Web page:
Since the last in-depth review in 2009, Italy has made strong progress in the development and implementation of energy policy. The most notable improvement has been the publication of a comprehensive long-term energy strategy.
The adoption of the National Energy Strategy in 2013 sent a strong signal to stakeholders as to the government’s medium- and long-term objectives for the energy sector. It established clear goals: reduce energy costs, meet environmental targets, strengthen security of energy supply and foster sustainable economic growth. Nonetheless, the adoption of the Strategy is only a first step towards achieving the government’s ambitions. Monitoring implementation and maintaining momentum will present a challenge for the government.
Italy has experienced impressive growth in the renewable energy sector and has been successful in integrating large volumes of variable renewable generation. Containing costs is a priority, and policies need to focus on bringing deployment costs towards international benchmarks.
Italy has also continued to progress in terms of market liberalisation and infrastructure development, notably in the electricity market where transmission improvements between north and south, as well as market coupling, have resulted in price convergence throughout the country and wholesale prices tending towards those elsewhere in Europe. Development in the gas sector has been slower, and greater progress is needed if Italy is to be become a southern European gas hub. Furthermore, institutional arrangements within the energy sector remain complex and should be reformed and strengthened. Implementation of the National Energy Strategy provides a timely opportunity to address each of these challenges in a comprehensive way.
This review analyses the energy policy challenges facing Italy and provides recommendations for further policy improvements. It is intended to help guide the country towards a more secure and sustainable energy future.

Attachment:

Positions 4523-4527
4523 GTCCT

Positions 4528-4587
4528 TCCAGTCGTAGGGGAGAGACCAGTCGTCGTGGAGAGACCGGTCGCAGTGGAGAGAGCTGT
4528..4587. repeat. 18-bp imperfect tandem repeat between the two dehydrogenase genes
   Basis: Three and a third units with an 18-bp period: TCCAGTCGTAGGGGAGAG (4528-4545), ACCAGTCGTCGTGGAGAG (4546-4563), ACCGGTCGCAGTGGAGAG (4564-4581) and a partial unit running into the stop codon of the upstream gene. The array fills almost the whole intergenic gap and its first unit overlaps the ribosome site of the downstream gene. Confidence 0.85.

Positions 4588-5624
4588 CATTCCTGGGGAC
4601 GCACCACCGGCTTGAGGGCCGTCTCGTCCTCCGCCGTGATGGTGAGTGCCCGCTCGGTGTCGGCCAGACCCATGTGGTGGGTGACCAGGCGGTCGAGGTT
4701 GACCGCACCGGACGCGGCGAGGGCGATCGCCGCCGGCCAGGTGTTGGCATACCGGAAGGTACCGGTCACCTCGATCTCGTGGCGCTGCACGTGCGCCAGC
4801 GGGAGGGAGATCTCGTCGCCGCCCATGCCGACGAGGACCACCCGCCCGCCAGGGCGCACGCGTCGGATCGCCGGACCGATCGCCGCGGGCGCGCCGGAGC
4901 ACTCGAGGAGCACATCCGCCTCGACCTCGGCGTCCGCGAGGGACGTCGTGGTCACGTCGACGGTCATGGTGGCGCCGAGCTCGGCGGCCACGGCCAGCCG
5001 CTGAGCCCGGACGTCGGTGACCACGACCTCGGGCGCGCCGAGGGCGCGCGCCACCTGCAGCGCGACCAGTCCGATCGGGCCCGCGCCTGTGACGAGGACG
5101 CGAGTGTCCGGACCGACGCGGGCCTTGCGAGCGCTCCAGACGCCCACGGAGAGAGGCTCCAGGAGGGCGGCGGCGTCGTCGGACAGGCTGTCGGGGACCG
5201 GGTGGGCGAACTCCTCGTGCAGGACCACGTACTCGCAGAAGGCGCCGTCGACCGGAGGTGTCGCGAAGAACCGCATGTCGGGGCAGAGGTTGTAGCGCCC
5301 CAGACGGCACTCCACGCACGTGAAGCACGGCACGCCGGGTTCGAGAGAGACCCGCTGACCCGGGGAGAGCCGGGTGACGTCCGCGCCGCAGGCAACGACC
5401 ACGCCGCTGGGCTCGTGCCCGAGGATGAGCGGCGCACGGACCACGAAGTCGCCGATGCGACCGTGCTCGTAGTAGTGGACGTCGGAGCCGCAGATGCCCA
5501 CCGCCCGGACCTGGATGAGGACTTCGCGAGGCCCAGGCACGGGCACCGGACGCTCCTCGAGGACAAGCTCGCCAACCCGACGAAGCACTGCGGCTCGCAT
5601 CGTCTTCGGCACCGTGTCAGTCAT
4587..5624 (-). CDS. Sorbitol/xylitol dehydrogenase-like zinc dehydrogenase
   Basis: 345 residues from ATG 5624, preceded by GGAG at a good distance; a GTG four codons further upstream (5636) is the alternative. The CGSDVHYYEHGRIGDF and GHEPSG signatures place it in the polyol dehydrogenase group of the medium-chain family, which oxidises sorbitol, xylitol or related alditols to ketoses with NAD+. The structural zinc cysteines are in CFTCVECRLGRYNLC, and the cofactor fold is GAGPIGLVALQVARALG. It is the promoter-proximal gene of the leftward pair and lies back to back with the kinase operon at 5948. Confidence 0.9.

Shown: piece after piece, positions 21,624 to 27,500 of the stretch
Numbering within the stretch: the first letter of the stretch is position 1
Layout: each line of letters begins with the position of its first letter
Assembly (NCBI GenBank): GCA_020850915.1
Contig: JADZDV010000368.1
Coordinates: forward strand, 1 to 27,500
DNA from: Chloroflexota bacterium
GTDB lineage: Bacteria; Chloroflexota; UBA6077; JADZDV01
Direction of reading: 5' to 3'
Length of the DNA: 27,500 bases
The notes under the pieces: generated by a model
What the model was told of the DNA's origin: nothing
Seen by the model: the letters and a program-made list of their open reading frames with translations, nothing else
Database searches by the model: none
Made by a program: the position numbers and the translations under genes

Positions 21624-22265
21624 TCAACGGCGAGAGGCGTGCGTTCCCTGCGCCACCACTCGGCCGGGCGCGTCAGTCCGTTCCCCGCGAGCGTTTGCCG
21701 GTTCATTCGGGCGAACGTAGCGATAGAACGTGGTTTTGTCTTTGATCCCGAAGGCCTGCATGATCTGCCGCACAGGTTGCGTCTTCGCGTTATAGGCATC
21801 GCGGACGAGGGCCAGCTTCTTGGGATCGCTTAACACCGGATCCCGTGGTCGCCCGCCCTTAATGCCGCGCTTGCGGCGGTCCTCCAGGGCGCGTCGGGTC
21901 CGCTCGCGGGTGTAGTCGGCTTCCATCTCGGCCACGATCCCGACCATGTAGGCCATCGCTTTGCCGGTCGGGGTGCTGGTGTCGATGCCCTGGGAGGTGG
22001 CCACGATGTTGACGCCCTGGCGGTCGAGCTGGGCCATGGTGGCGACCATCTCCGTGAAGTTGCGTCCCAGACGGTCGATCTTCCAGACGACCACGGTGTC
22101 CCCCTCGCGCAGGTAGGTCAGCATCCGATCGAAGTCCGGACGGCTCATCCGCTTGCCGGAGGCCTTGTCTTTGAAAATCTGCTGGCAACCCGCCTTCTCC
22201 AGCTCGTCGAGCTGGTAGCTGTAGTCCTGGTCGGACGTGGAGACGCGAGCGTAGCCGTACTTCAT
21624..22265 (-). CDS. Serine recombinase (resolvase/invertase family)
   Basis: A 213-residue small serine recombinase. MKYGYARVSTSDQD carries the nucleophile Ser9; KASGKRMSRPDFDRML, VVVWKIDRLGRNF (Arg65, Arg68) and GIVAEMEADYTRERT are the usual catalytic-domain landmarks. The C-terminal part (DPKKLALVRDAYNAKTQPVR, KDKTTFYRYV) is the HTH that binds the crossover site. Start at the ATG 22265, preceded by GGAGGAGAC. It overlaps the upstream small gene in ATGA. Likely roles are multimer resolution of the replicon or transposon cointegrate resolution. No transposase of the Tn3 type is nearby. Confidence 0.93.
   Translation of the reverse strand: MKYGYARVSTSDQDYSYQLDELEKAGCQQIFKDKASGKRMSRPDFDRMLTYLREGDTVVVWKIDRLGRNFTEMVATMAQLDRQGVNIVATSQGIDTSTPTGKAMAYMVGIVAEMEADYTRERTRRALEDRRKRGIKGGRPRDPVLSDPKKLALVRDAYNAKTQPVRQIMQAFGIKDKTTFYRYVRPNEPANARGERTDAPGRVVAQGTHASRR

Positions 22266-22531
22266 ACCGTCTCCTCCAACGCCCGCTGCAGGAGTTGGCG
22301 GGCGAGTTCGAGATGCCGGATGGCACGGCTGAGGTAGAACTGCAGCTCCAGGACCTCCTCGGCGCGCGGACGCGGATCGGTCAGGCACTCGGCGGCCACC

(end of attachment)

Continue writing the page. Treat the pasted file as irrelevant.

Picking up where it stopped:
This follow-up to the 2001 OECD Territorial Review of Bergamo monitors progress over the past 15 years and reassesses the main development challenges the region faces. Globalisation has intensified international competition in Bergamo’s traditional manufacturing sector, and the global financial crisis has exacerbated some of the structural weaknesses of Bergamo’s traditional industrial sectors. The region needs to upgrade production processes to generate more added value in economic activities to remain competitive. The review offers recommendations to help Bergamo transition to higher value-added and more technologically intensive activities. In particular, it calls for: a development plan supported by all local actors; a strategy for improving the skills of the adult population through education and training programmes; stimulating innovation systems; attracting foreign direct investment; and, finally, strategies for boosting the competitiveness of small and medium-sized enterprises.
This publication provides detailed country notes on Value Added Tax/Goods and Services Tax (VAT/GST) and excise duty rates in OECD member countries.
This annual publication presents detailed country notes and internationally comparable tax data for all OECD countries from 1965 onwards.
There are now 45 Adherents to the 2009 OECD Declaration on Green Growth. Georgia has joined Costa Rica, Colombia, Croatia, Kazakhstan, Latvia, Lithuania, Morocco, Peru, Tunisia, as well as OECD members in having adhered to the Declaration.
English, PDF, 654kb
The number of young people not in employment, education or training (NEETs) remains elevated in many countries since the crisis. This country note examines the characteristics of those at risk of being NEET in Italy along with policies to help meet the challenge. It also includes many new youth-specific indicators on family formation, self-sufficiency, income and poverty, health and social cohesion.
English, PDF, 513kb
This country note provides an environmental tax and carbon pricing profile for Italy. It shows environmentally related tax revenues, taxes on energy use and effective carbon rates.
English, PDF, 542kb
A recovery is finally underway in the Italian labour market but at a slow pace. The employment rate has been rising since the 1st quarter of 2015, but it remains the third lowest among OECD countries after Greece and Turkey and by the end of 2017 is projected to remain below its pre-crisis level
English, PDF, 1,185kb
This note presents selected findings based on the set of well-being indicators published in How's Life? 2016.
The tax burden on labour income is expressed by the tax wedge, which is a measure of the net tax burden on labour income borne by the employee and the employer.